in the corner of her eye, walking beside her, a pleading look in her eyes.

Patri carried the limp Grendellai over her shoulder to... where?

“Patri, I need you to talk to me. I'm here to help you.”

She wasn't. She was just like all the others, singing a chorus of empty
jargon to accompany the arc of Patri's life.

Soon it was raining. As they reached the top of the hill Patri saw what she
wanted. She set the dog down on the stony structure as a torrent of rain
drenched his wound. She could see Emma staring at her, forlorn bewilderment
pressed down by a soaked matt of hair, shaking her head in disbelief. Patri
still held her knife. She wanted to cut at this dying Grendellai. She
wanted to gouge its eyes out. She wanted to slice at its nose and draw
blood from the vulnerable moist black skin. But something was wrong. There
was a choked sound coming from his throat then a squeak and then a ruff and
a bark. She couldn't believe it. The thing was a dog now. He was just a dog.

((Present))

::At first she'd hated Emma for what she'd done. She'd wanted to kill
herself after it, feeling as though she were just a husk and not a human
any more. God had left her.::

Jan Breeman: ::Quietly she said,:: I know.

Patri: So... When I saw that floor and those Binars told me what they
thought it was, I just froze... What if I somehow wrecked it? Or caused
it to do something that would damage the station?

Jan Breeman: Because computers have always been trouble for you.

::Patri nodded.::

Jan Breeman: Patri... You must have been very scared.

Patri: ::Quickly:: I was!

Jan Breeman: And I want you to know that I'm very proud of you.

Patri: Why?

::Jan got up from the chair she was sitting in and sat down on the bed
beside Patri.::

Jan Breeman: Because you didn't want to do anything wrong. You would do
anything to prevent yourself from doing something wrong. You're a good
kid. And I want you to know that what Emma did to you back there... I
know it hurt. I have known Doctor Emma Fengjian a very long time. And I
know there isn't a day she doesn't think about how she hurt you.

::Patri burst into tears.::

Patri: What? Why??

Jan: Because, honey... She knew what it was she was taking from you when
she extracted that slave tag. She knew you were too smart to let something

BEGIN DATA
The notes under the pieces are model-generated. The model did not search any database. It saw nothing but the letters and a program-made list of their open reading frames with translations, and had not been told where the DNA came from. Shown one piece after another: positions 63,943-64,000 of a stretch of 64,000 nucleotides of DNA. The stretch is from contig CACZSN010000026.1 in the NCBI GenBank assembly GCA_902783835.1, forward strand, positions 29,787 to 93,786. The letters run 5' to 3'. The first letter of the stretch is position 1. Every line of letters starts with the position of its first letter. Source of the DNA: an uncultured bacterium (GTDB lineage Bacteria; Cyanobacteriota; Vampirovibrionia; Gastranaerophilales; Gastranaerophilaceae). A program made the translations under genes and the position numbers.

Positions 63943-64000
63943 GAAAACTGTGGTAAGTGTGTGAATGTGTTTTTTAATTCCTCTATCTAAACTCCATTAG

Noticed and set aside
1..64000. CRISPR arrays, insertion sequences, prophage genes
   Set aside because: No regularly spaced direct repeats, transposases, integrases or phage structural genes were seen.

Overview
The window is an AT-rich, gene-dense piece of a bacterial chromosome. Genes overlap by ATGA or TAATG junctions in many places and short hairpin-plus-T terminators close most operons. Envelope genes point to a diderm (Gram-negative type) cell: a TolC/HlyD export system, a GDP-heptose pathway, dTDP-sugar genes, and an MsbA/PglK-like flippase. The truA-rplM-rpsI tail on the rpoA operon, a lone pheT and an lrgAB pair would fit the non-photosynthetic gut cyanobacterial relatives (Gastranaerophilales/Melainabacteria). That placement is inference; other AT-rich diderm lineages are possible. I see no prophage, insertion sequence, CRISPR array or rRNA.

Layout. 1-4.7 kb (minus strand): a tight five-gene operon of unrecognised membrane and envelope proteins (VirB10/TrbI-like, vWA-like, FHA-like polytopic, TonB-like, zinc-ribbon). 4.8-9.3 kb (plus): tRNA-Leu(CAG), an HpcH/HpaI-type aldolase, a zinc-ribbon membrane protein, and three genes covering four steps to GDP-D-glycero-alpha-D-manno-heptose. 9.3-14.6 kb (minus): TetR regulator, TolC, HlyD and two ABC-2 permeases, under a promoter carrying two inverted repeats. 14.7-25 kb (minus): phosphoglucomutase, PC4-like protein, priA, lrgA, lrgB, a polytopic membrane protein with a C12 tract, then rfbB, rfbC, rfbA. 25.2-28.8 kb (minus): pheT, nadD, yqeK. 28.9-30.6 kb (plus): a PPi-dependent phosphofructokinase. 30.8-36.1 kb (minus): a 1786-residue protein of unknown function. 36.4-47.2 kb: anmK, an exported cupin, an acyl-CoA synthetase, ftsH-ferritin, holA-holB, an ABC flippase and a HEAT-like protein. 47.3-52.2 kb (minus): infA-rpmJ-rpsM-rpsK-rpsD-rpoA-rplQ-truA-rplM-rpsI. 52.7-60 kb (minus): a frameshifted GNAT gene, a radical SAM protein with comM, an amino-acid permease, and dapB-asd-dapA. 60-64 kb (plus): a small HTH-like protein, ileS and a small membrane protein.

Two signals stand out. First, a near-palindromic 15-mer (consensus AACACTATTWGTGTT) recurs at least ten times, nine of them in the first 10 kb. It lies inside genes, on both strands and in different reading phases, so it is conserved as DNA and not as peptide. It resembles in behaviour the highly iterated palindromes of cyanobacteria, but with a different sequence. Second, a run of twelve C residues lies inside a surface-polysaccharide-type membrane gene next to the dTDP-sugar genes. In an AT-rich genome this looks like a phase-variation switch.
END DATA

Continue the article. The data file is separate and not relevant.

bad in your life stay bad. You turned it into a part of who you were. And
Emma took away that part.

((Flashback - Holodeck - Pamos Prison Colony))

The yellow grid was back, an empty room. Its lone occupant stood soaked in
water that slowly faded as the emitters de-integrated the holographic
substance from her body, until all that was left was Patri, staring out
into a blank room, her real water still soaking her shirt, non-human
elements gone. She stared at the flakes of dried mud scattered senselessly
everywhere. Her mind, for the first time in her life, was an abyss that
could never stare back.

She slowly dropped to her knees and held out her hand wanting to clasp the
god she'd conjured to get her through life. But the knocking at the door to
her heart never came. She couldn't dream up peace beyond understanding or
scandalous penetrations of her reality by an eternal divine other. Seated
on the floor, dirt all around her, she held her head in her hands and wept.

((Present))

::Jan calculated her next words, believing Patri would be mature enough to
understand them.::

Jan Breeman: She wanted you to have your humanity back.

::Patri continued to cry softly as Jan wrapped her arms around her.::

Jan Breeman: And I think what you can learn from all of this is that
people usually try to be good. Just like Emma did. Just like Kevin did.
Just like you did.

::Patri wiped a tear from her cheak and said,::

Patri: Okay.

Jan Breeman: You're a human being. You can start to trust yourself again.
I know it'll be hard. But we're here for you.

::Later that night when Patri finally did fall asleep her dreams returned
to being just scattered remnants of the days and weeks before, strung
together with a logic all their own by the whims of her entirely human
brain.::

Patri Jia Kom
Former Computer Hacker

as simmed by

Lt. Cmdr. Kevin Breeman
Chief Engineer
Starbase 118